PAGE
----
It seems that investors suddenly have grown to dislike dividend-paying stocks, if you have been watching many of the riskier, high-dividend and high-payout sectors while interest rates have been on the rise. The notion that investors are turning away from dividends is simply silly and likely is being over-reported at a time when there is little dividend news. The summer is a slow time for dividend news, but 24/7 Wall St. is featuring five big-cap stocks that could double their dividends.
For starters, these should be considered companies that can “at least” double their dividends. Some of these industry giants are way behind their peers. This group is much different from our self-named Dividend Sinners, which refuse to pay dividends. We considered companies that already were paying dividends and have ample resources to grow their payouts. We included cash balances, cash flow, percentage of income paid out and dividends from rivals.
We also chose only one stock from each sector, and these had to be in the S&P 500 Index so that we kept a tally of the large companies. If companies who refuse to pay dividends are Dividend Sinners, and if companies raising their dividends year after year are considered Dividend Aristocrats, then these companies should maybe be considered Dividend Misers.
These are the five companies that should at least double their dividends: Cigna Corp. (NYSE: CI), FedEx Corp. (NYSE: FDX), Mastercard Inc. (NYSE: MA), Oracle Corp. (NASDAQ: ORCL) and Textron Inc. (NYSE: TXT).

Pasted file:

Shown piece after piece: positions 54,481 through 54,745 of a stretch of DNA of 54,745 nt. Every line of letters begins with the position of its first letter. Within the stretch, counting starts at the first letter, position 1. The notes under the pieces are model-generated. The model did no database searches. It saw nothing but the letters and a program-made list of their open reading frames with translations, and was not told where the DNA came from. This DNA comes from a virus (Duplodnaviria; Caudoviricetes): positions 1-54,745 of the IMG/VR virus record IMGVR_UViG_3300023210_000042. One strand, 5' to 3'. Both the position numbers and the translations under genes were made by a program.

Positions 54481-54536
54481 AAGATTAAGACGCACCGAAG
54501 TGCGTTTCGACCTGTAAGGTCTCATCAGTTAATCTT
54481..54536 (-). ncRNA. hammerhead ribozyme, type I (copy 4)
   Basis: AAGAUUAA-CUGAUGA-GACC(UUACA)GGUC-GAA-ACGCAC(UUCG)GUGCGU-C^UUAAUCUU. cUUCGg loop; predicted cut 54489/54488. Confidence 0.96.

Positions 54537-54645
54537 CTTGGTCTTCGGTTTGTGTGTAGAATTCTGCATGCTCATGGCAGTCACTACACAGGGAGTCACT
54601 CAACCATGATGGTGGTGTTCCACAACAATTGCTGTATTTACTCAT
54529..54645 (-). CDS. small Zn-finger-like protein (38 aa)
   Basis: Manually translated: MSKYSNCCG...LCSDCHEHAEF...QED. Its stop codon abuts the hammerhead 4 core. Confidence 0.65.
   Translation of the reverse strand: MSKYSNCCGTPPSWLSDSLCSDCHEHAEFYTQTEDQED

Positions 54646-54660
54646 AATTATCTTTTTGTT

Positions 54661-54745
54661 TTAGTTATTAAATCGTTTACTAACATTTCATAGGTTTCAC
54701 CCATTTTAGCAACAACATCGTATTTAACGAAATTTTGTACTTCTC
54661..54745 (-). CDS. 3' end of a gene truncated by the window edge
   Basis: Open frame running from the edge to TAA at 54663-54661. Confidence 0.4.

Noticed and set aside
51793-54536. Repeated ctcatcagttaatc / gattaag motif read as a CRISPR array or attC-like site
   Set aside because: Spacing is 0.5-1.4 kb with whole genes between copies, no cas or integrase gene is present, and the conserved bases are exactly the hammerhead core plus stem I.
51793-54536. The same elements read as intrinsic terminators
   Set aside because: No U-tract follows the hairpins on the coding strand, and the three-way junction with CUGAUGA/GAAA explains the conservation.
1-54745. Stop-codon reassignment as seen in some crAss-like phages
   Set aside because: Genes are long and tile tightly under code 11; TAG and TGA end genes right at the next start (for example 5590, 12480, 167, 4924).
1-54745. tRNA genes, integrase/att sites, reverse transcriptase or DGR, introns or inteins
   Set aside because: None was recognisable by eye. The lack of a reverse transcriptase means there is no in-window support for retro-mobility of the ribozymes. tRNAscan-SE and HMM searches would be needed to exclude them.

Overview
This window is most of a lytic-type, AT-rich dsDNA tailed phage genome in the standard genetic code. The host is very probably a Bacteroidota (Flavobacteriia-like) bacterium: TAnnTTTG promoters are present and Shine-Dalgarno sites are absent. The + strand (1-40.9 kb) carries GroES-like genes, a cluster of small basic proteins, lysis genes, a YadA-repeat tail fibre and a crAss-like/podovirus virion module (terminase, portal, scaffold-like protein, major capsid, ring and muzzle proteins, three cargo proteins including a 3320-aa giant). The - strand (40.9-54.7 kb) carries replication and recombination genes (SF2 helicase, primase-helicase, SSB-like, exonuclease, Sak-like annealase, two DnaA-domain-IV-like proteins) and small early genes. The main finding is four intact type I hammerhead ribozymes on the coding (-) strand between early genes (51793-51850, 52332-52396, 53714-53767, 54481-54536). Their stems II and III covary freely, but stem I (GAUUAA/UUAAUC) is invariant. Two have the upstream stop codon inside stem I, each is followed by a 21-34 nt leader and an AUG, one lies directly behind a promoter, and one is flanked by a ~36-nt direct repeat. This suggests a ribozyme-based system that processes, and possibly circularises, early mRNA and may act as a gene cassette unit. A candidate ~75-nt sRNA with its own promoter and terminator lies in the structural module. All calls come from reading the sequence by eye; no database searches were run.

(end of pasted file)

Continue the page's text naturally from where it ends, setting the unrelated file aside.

Cigna Corp. (NYSE: CI) is supposed to be one of the health care insurance survivors, yet it is a true dividend laggard. The yield here is a mere 0.1%, and our take is that the company can double its payout multiple times over. The $19 billion insurer pays a $0.04 dividend, which is only paid annually rather than quarterly. Cigna raised its earnings guidance back in May to a range of $1.735 to $1.865 billion, or $6.00 to $6.45 per share for this year. With more than $3 billion in cash, this company’s earnings payout ratio is too small to even count. Here are the approximate yields from rivals: industry-giant UnitedHealth is closer to 2%, WellPoint is close to 1.9% and both Aetna and Humana are about 1.3%. Cigna does at least pay a dividend, and the company may be saving its cash for an acquisition, but at some point its investors likely will face health care reform exposure by looking elsewhere. Cigna could double its dividend, followed by another two doublings of its dividend, and its yield would still lag peers.